VIDEO: Iwi Kupuna Vigil Held at Proposed Safeway Site
[flashvideo file=https://www.youtube.com/watch?v=LTf3e_bCLvU /] By Wendy Osher
Members of the native Hawaiian research group, Hui Pono Ike Kanawai, began a 12-hour vigil at the site of the proposed Maui Lani Shopping Center in Central Maui on Sunday night.
The vigil, entitled “Turning the hearts of the children to their fathers,” was organized to acknowledge and honor native Hawaiian ancestral burials in the area.
Event participants are doing pule or prayer every hour on the hour until the event concludes at 6 a.m. on Monday, June 25, 2012.
The vigil is being held at the site of the planned Safeway store across from Baldwin High School at the border of Wailuku and Kahului.
The exact number of burials encountered at the project construction site is unclear; however, organizers say reports indicate that there are at least a dozen, including the remains of children.
“All through the entire sand dune here, where Maui Lani has come, they’ve found burials, and burials, and burials, and burials, because this is a burial area,” said Clare Apana who has been been a leading advocate for having the remains left in place.
“If someone were to go and dig up my baby’s grave–although he does have a marker and a headstone–I just don’t believe that that’s right,” said J-Lorra Pualani Savala who attended the overnight vigil.
“They expect that as excavation continues, that they’re going to find more kupuna,” said Hui Pono member and event organizer, Kamaunu Kahaialii. “We’re not opposed to the development of the store,” he said, ” but there is a need for us to understand that those who have been buried here–they have rights too. If we’re going to relocate them, then it needs to be done in the right way.”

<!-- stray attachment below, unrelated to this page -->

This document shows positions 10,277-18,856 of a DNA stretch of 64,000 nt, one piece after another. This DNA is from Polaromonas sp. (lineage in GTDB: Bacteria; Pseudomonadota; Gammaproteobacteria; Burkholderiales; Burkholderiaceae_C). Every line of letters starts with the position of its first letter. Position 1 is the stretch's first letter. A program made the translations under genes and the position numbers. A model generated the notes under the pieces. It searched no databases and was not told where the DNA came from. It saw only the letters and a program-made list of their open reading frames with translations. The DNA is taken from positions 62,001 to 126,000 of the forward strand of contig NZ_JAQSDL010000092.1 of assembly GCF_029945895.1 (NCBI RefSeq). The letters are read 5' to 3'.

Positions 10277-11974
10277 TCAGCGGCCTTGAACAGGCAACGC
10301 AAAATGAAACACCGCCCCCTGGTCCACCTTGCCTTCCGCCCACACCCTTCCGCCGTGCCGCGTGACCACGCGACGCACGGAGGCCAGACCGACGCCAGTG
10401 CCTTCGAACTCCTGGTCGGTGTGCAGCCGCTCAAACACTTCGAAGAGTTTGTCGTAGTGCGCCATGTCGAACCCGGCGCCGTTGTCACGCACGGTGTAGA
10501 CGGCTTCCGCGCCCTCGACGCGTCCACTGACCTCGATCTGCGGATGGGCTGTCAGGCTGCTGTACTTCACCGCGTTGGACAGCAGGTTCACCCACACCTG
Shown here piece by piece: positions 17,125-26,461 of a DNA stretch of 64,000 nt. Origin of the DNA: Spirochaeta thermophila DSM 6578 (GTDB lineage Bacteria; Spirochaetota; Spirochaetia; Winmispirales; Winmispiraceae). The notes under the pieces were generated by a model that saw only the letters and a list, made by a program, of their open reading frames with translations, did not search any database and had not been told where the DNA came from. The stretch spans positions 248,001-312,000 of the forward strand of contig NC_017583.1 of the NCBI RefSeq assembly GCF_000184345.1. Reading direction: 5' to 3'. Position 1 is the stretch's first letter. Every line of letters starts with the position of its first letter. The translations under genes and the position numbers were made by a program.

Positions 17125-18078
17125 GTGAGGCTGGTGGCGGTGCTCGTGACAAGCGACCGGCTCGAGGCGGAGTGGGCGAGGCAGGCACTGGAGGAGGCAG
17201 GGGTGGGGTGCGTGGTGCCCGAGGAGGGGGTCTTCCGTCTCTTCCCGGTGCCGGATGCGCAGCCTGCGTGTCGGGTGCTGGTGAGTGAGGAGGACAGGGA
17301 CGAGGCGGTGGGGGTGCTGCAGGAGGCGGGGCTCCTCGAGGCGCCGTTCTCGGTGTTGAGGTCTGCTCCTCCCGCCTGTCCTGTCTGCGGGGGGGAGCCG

Kahaialii also noted the significance of the area once known as Pu’u One O Kahalu’u or the sand hills of Kahalu’u.
“One of the reasons that we’re here at this vigil today is to remember those who sacrificed thier lives and lost thier lives in the conflict known as Ahulau ka pi’ipi’i Kakanilua (The heaped up bodies of the Pi’ipi’i regiment at Kakanilua),” said Kahaialii.
Kahaialii said that as a result of that conflict, many of those who lost thier lives “are buried here along Waikapu Common, all the way out to Kihei,” he said.
“As I have always advocated, this is a burial ground,” said Apana. “I’m not quite sure how or why we would need to build shopping centers in a burial ground; or if that’s the wisest thing to do,” said Apana.
She said kupuna, or elders, have offered suggestions to support a center for healing, meeting and education at the site. “What a great honor it would be to have our modern times and our old times meet–especially for the descendants of these iwi kupuna,” said Apana.
“For me, this is the most important thing,” she said, “is that the kupuna here rest peacefully; and that they can continue to guide us, thier descendants, and the people who have come to live in this area,” said Apana.
“My mana’o is that I hope that everybody out there who has a deep sense of our culture, our people, the way we live–that they join us in our efforts to help preserve and protect not just the skeletal remains of our ancestors, but thier rights also,” said Kahaialii. “The dead are not dead and gone–they’re still living–their spirit lives on. If thier spirits live on, then their rights live on; and our kuleana to help defend and protect that, lives on with them,” he said.
The project’s Draft Burial Component and Preservation Plan is included as an agenda item in the upcoming meeting of the Maui Lana’i Burial Council, scheduled to take place from 9 a.m. to 1 p.m. on Wednesday, June 27, at the Planning Department conference room in Wailuku.